The turn-on switch 650 includes a first transistor Q1 of a PNP type having an emitter connected to the output terminal of the voltage detector 640 and a collector connected to the gate of the synchronous switch SS, and a first Zener diode ZD1 having a cathode connected to a base of the first transistor Q1 and an anode connected to the common control terminal CCT.

The first Zener diode ZD1 preferably has a breakdown voltage lower than the voltage detected by the voltage detector 640.

The turn-off switch 660 includes a second transistor Q2 of an NPN type having a collector connected to the gate of the synchronous switch SS and an emitter connected to the source of the synchronous switch SS, a third transistor Q3 of the NPN type having a collector connected to the collector of the second transistor Q2 and an emitter connected to a base of the second transistor Q2, and a second Zener diode ZD2 having an anode connected to a base of the third transistor Q3 and a cathode connected to the common control terminal CCT.

The second Zener diode ZD2 preferably has a breakdown voltage lower than the voltage detected by the voltage detector 640. The output voltage from the voltage detector 640 is preferably lower than the sum of the breakdown voltages of the first and second Zener diodes ZD1 and ZD2.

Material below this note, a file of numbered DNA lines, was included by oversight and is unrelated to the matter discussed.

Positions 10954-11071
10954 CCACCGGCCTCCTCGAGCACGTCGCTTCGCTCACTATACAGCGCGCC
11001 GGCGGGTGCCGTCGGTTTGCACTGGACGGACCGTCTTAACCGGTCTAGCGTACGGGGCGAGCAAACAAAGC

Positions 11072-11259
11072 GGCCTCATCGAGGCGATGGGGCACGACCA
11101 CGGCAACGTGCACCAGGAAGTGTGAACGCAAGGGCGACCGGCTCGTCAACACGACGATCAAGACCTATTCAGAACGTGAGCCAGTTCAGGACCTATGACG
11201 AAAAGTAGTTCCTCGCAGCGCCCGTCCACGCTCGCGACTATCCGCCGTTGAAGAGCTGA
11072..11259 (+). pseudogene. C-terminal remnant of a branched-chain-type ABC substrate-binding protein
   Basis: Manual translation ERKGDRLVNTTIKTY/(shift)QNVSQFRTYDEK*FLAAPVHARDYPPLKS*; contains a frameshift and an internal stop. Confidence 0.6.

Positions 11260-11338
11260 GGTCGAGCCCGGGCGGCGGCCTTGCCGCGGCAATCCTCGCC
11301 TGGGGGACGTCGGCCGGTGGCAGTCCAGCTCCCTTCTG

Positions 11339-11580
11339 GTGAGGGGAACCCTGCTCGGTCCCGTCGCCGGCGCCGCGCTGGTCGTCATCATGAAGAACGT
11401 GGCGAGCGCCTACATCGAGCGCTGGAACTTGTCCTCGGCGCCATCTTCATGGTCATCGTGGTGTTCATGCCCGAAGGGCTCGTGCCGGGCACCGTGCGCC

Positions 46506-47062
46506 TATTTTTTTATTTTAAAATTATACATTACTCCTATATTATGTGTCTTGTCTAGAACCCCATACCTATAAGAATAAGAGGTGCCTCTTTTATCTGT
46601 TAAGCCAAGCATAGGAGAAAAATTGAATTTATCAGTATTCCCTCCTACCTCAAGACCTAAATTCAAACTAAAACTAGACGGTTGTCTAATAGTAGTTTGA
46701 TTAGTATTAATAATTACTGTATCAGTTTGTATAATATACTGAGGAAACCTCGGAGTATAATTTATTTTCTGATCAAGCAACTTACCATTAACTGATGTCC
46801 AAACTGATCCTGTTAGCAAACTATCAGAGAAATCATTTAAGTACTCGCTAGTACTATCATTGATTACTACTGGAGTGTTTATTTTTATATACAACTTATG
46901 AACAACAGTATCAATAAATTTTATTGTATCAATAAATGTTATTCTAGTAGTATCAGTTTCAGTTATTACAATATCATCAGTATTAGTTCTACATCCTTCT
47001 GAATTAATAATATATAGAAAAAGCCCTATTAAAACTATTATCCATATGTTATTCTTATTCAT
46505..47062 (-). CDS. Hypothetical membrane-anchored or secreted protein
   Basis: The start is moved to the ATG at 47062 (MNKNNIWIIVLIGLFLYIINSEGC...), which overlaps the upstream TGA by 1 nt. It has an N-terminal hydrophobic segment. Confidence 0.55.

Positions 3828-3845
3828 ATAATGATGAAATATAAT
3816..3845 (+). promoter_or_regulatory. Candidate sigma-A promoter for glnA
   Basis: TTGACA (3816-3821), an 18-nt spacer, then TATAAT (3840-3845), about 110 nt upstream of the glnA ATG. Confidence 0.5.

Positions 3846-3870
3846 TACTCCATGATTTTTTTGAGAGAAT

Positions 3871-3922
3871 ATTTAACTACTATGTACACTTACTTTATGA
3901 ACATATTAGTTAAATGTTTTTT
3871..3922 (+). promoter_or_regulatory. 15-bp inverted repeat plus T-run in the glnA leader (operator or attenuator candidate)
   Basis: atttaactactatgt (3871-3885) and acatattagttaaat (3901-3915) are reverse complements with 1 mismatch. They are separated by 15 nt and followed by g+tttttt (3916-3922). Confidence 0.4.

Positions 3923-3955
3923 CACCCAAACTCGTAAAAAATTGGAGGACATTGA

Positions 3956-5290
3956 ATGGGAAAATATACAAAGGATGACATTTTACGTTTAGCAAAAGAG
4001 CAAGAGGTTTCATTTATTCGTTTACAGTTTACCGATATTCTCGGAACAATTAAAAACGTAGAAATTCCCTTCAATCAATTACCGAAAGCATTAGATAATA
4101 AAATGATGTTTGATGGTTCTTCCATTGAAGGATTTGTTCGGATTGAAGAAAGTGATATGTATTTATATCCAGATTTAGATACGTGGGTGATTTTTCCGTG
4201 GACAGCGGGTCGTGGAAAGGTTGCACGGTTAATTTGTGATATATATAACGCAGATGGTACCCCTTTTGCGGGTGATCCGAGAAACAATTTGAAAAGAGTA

The current detector 670 functions to adjust an on time of the turn-off switch 660 according to the turn ratio between the primary and secondary current detection coils L31 and L32 thereof. The turn ratio between the primary and secondary current detection coils L31 and L32 of the current detector 670 is preferably set to turn on the turn-off switch 660 at a predetermined time before the main switch MS is turned on.

The current/voltage converter 680 includes a voltage detection resistor R5 for detecting a voltage corresponding to the load current detected by the current detector 670, a diode D21 for rectifying the voltage detected by the voltage detection resistor R5, and an output resistor R4 connected between the current detector 670 and a cathode of the diode D21 for outputting the voltage rectified by the diode D21.

The ground switch 690 is composed of a fourth transistor Q4 of the NPN type having a collector connected to the common control terminal CCT, a base connected to an output terminal of the current/voltage converter 680 through a resistor R3 and an emitter connected to the source of the synchronous switch SS.

FIG. 7 is a circuit diagram showing the configuration of a second embodiment of the flyback converter according to the present invention.